08 December 2009

Kilpatrick Still Facing The Wrath Of Judges

Detroit Free Press

Kwame Kilpatrick’s day in court Monday ended the way it began — badly, and with a judge threatening a contempt hearing that could return him to jail.

For the fourth time in three months, prosecutors grilled the ex-Detroit mayor over whether he violated probation by failing to disclose assets in hearings that have unearthed revelation after revelation.

Today's shockers included Kilpatrick’s admission that he didn’t tell court officials about $20,000 in his bank account and $10,000 in the account of his wife, Carlita, despite orders to disclose his family’s assets. Prosecutors also revealed that Kilpatrick — whose lawyer has said he only had $6 a month left after expenses — spent more than $15,000 at the Plastic Surgery Center of Dallas on what Kilpatrick would describe only as “something very personal for my wife.”

Wayne County Circuit Judge David Groner warned Kilpatrick at the beginning and end of the hearing that he was not satisfied with a letter Kilpatrick provided explaining why the hearing had to be delayed for weeks.

The hearing was adjourned last month because Kilpatrick , who is now a computer software salesman, said it was critical that he be in Dallas to close a deal that could yield a $300,000 commission. Groner warned him at the time that he wanted a detailed letter from his employer confirming the importance of Kilpatrick’s presence.

After reviewing the letter, Groner started today's proceedings by saying, “I respectfully disagree with you that this answers the questions that I asked.”

He gave Kilpatrick 48 hours to come up with a better, more detailed letter — or face a contempt hearing that could ultimately land the ex-mayor back in jail.

It was an uncomfortable day for Kilpatrick on the witness stand.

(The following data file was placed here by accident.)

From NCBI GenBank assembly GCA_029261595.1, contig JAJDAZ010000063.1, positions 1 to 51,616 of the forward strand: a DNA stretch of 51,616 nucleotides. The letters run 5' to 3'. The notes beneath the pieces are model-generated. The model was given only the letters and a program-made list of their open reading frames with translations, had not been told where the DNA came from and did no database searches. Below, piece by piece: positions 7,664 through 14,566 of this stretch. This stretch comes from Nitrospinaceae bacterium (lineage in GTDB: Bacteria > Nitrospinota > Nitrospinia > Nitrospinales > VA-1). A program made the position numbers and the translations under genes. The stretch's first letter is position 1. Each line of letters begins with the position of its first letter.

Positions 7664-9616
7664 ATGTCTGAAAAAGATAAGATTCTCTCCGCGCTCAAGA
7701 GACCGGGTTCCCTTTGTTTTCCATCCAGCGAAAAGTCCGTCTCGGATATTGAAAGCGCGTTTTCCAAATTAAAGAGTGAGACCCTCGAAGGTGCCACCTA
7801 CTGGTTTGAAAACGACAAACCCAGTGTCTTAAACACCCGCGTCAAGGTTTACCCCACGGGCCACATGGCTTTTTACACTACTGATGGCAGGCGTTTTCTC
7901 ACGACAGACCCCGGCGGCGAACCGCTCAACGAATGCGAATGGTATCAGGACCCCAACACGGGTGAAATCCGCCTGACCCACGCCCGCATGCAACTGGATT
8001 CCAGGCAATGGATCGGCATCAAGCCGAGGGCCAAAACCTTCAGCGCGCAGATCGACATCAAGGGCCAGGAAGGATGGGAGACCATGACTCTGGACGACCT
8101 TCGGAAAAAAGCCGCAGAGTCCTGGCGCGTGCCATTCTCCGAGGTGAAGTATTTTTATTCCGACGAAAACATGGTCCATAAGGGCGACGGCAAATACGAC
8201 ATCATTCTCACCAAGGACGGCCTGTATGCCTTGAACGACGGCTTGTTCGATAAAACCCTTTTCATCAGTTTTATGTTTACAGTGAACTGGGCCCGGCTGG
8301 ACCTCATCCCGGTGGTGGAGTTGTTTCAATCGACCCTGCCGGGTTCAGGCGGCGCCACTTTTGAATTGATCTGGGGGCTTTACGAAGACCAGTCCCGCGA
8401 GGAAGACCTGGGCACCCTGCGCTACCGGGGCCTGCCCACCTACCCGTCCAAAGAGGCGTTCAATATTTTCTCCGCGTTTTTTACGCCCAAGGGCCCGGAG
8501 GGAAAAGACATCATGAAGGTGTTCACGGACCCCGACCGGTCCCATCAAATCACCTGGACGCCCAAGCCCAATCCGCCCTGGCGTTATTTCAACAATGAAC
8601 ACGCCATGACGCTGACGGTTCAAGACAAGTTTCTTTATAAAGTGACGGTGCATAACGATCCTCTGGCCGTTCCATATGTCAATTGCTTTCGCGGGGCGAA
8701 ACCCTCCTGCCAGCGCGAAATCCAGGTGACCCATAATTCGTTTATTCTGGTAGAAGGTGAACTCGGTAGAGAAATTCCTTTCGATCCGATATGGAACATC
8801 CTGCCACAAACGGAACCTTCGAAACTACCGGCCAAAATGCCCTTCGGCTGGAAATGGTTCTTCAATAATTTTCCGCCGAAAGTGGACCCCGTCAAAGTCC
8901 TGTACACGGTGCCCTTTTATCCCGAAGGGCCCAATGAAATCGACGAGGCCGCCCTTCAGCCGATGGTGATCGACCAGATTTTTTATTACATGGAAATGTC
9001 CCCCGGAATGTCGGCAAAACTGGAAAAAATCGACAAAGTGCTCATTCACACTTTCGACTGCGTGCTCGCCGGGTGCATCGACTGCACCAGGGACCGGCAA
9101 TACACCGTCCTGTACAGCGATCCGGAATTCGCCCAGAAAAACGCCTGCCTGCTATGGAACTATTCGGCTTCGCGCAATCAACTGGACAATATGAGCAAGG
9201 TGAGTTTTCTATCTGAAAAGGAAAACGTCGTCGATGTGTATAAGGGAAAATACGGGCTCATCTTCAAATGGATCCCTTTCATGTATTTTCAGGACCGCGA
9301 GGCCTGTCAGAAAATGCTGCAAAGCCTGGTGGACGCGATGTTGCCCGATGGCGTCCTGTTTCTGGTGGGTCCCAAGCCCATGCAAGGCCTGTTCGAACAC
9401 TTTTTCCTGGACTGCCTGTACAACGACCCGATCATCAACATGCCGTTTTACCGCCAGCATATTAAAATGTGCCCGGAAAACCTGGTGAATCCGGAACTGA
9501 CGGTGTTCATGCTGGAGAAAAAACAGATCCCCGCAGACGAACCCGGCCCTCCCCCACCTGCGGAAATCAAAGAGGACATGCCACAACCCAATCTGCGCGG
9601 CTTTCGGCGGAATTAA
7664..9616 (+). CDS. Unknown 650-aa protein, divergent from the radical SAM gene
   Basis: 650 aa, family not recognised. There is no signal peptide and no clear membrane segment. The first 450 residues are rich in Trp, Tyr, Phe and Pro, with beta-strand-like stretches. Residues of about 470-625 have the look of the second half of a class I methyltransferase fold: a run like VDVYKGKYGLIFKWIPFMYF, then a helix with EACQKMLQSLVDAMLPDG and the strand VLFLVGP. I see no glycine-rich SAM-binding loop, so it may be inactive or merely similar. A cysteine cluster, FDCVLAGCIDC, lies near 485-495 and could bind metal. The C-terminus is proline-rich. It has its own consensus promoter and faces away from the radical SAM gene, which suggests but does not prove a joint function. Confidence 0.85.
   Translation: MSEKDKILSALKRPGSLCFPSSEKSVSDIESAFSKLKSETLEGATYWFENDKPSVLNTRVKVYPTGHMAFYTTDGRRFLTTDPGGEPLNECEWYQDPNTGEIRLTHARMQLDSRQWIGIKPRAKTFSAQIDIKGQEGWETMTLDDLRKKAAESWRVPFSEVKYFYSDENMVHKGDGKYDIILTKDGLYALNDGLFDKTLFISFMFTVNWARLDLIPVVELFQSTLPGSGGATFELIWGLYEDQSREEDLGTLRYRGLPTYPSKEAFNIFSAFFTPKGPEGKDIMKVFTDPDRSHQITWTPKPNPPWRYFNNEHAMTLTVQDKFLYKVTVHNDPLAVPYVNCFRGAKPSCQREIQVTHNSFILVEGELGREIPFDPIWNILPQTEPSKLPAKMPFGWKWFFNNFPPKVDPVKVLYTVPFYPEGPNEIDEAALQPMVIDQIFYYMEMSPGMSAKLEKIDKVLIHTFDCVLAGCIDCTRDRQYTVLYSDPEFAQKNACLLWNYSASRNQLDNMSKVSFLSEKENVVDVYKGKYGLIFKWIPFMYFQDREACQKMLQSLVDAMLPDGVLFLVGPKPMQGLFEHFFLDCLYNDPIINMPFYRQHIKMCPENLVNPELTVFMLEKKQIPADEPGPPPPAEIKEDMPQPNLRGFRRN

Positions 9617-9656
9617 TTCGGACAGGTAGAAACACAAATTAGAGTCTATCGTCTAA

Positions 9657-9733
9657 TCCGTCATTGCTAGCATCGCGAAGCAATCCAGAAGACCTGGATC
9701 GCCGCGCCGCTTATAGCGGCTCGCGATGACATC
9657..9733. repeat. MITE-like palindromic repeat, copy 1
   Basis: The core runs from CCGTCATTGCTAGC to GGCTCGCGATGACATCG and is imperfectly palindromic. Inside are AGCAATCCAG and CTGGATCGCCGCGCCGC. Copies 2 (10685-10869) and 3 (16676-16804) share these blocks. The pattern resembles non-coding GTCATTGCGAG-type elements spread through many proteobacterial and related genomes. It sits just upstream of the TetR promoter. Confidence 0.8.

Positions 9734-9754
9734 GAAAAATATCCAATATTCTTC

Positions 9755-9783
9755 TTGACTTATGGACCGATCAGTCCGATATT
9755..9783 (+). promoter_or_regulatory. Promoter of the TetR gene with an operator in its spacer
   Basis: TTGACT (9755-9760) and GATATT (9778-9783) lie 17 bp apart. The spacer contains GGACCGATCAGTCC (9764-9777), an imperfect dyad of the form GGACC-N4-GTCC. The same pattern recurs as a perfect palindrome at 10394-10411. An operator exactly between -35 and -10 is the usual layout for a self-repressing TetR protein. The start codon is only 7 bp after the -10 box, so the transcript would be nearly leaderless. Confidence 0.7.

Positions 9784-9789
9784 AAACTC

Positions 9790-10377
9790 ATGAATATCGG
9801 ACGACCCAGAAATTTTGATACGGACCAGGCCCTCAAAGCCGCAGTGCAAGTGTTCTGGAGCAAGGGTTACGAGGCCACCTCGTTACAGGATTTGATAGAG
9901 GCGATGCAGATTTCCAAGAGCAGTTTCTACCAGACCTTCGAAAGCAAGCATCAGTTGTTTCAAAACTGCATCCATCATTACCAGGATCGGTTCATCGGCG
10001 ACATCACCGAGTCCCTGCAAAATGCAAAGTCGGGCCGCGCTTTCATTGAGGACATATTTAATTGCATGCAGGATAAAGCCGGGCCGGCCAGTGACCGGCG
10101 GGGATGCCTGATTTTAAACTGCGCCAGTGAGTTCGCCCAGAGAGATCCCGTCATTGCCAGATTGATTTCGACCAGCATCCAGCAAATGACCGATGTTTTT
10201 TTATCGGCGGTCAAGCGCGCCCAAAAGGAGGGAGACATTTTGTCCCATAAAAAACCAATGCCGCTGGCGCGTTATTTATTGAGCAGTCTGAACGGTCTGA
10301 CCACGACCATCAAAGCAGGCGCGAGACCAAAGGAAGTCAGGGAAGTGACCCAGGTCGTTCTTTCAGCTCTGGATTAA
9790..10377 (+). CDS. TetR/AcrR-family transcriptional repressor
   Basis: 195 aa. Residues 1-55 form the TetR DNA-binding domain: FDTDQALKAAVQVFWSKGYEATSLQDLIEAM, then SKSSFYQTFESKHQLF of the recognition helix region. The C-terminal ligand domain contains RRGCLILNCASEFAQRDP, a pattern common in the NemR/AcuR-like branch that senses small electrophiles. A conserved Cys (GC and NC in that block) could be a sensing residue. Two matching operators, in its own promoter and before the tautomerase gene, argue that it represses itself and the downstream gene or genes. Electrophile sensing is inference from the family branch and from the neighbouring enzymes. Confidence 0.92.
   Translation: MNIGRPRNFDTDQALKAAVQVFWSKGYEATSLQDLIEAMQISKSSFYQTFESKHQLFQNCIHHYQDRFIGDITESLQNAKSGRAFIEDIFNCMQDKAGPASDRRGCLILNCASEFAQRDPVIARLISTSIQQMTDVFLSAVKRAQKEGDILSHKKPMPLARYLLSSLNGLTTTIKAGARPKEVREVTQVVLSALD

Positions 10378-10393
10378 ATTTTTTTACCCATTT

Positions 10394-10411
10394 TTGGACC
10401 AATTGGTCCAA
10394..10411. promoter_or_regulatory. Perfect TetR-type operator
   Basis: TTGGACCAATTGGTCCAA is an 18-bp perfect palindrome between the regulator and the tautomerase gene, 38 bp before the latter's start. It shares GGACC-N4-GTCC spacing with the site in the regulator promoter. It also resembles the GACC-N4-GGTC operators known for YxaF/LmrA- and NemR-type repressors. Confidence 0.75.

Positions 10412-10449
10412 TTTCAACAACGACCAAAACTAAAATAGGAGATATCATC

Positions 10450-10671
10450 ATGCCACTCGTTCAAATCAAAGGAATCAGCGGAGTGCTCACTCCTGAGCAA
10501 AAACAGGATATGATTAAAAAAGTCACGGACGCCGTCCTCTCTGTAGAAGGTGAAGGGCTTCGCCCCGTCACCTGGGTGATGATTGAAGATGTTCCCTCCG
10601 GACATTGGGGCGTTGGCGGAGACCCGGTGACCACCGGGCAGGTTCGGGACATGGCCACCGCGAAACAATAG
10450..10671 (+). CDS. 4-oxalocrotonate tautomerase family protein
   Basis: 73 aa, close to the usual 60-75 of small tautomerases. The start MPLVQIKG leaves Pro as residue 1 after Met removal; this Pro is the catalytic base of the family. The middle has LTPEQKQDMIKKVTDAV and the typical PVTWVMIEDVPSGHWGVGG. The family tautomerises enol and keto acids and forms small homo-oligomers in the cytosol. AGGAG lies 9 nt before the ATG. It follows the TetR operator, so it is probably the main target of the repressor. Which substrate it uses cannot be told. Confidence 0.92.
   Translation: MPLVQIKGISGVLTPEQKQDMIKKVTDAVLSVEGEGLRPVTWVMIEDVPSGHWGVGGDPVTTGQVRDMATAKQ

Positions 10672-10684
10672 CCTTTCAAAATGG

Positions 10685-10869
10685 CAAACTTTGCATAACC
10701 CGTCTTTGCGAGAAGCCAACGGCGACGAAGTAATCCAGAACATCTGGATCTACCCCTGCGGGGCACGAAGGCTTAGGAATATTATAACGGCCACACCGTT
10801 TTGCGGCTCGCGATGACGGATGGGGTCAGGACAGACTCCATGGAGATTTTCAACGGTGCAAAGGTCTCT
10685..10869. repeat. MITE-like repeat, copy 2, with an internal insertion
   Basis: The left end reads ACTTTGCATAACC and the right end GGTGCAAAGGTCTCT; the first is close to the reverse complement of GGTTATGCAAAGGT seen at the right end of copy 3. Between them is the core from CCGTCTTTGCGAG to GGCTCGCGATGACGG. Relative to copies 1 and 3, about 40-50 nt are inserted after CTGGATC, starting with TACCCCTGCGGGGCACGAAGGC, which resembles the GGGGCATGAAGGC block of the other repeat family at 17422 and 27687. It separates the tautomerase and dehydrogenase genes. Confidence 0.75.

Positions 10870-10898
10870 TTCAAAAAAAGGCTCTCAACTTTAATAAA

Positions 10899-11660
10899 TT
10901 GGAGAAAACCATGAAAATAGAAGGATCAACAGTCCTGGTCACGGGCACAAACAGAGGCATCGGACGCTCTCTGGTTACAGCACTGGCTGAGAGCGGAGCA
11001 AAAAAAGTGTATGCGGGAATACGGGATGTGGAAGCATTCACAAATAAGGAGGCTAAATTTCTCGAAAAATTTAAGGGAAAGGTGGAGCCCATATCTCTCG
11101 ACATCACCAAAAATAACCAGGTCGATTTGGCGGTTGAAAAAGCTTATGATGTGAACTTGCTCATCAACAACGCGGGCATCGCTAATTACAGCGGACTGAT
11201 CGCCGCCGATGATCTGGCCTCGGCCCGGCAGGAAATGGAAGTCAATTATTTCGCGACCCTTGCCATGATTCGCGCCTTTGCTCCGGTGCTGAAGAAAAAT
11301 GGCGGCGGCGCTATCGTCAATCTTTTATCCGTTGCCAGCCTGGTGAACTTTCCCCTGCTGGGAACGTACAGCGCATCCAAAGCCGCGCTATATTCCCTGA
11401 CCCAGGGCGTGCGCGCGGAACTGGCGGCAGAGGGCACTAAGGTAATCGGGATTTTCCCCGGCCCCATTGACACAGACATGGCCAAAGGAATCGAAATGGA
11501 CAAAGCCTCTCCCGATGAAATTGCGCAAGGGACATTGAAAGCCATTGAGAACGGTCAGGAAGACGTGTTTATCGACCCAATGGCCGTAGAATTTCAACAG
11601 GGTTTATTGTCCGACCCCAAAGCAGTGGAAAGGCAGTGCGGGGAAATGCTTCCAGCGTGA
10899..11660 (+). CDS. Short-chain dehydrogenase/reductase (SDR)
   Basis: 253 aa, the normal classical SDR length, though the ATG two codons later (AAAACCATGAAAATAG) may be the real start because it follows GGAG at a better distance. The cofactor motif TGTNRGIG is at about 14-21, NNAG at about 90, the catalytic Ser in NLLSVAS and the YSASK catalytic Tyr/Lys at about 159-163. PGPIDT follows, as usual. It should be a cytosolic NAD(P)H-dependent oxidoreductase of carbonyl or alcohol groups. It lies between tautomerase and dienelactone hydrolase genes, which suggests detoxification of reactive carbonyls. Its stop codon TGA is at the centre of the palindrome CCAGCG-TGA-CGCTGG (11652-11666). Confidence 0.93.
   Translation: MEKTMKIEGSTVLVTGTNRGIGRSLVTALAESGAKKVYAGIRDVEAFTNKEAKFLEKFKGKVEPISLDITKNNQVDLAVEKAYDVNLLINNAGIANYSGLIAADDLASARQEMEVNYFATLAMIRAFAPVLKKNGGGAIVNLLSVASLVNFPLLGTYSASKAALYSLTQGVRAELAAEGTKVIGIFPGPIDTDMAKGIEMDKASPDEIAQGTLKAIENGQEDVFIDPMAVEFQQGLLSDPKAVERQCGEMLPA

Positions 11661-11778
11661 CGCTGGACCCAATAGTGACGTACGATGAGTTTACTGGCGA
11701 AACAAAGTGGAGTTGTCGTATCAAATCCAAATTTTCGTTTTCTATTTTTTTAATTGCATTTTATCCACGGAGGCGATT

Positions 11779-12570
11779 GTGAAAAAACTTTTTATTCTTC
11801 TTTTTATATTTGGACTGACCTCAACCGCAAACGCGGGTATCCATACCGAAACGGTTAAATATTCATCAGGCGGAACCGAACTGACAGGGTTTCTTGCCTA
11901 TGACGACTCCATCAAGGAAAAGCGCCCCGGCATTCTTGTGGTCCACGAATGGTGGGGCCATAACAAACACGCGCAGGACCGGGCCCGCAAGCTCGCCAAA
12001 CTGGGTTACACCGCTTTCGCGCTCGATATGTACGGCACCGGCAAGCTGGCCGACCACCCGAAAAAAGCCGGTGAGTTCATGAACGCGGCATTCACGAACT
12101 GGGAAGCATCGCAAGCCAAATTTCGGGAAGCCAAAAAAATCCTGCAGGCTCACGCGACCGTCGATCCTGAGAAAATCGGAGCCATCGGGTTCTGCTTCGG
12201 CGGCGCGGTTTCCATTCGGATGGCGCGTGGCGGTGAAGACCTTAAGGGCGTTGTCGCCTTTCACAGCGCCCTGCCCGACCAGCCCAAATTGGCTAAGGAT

For starters, prosecutors peppered him over his spending on everything from a $158 charge at a nail salon to a trip to a Gucci store to $800 for steaks to a $15,000 tab from a plastic surgery center.

Then, after grilling him about payments made by a non-profit fund to help his family move and rent a large home in Texas, prosecutors played two recordings of phone conversations between Kilpatrick and his wife, Carlita, made while the ex-mayor was in the Wayne County Jail.

Prosecutors played the tapes in an apparent bid to support their contention that Kilpatrick — who has testified he didn’t know who was paying the rent on his million-dollar home in Southlake, Texas — was very involved in negotiating lease deals for his family.

Prosecutors accuse Kilpatrick of spending lavishly while claiming he doesn’t have enough money to make restitution payments.

While listening to the recording of his wife telling him about their sons, Kilpatrick began tearing up and apparently became so moved that he walked out of the courtroom, stunning the judge.

Kilpatrick’s emotions covered the spectrum. At times defiant, sometimes compliant, he told prosecutors they weren’t interested in his ability to pay the city of Detroit $1 million in restitution, implying the hearing was more persecution than prosecution.

He declined to answer questions afterward, but his attorney, Michael Alan Schwartz, said he saw no point to the day’s proceedings, which continue Tuesday.

Schwartz, who also sparred with prosecutors, said they should be out looking at real crime.

In a day filled with revelations, several moments stood out.

Ex-mayor shied away from pressing wife for finances

Although Kilpatrick was supposed to disclose his wife’s finances to the court, he testified that he decided not to push the matter when she objected.

“I talked to my wife and we had a discussion and ... she then said that she’s not going to be a part of that and she’s not turning over to me anything to give to my lawyer.”

Assistant Wayne County Prosecutor Robert Spada wasn’t satisfied.

“Did you think to ask your lawyers to subpoena Carlita’s records... to supply to the court?” he asked.

“I asked them for advice, I didn’t ask them to subpoena her records,” Kilpatrick replied.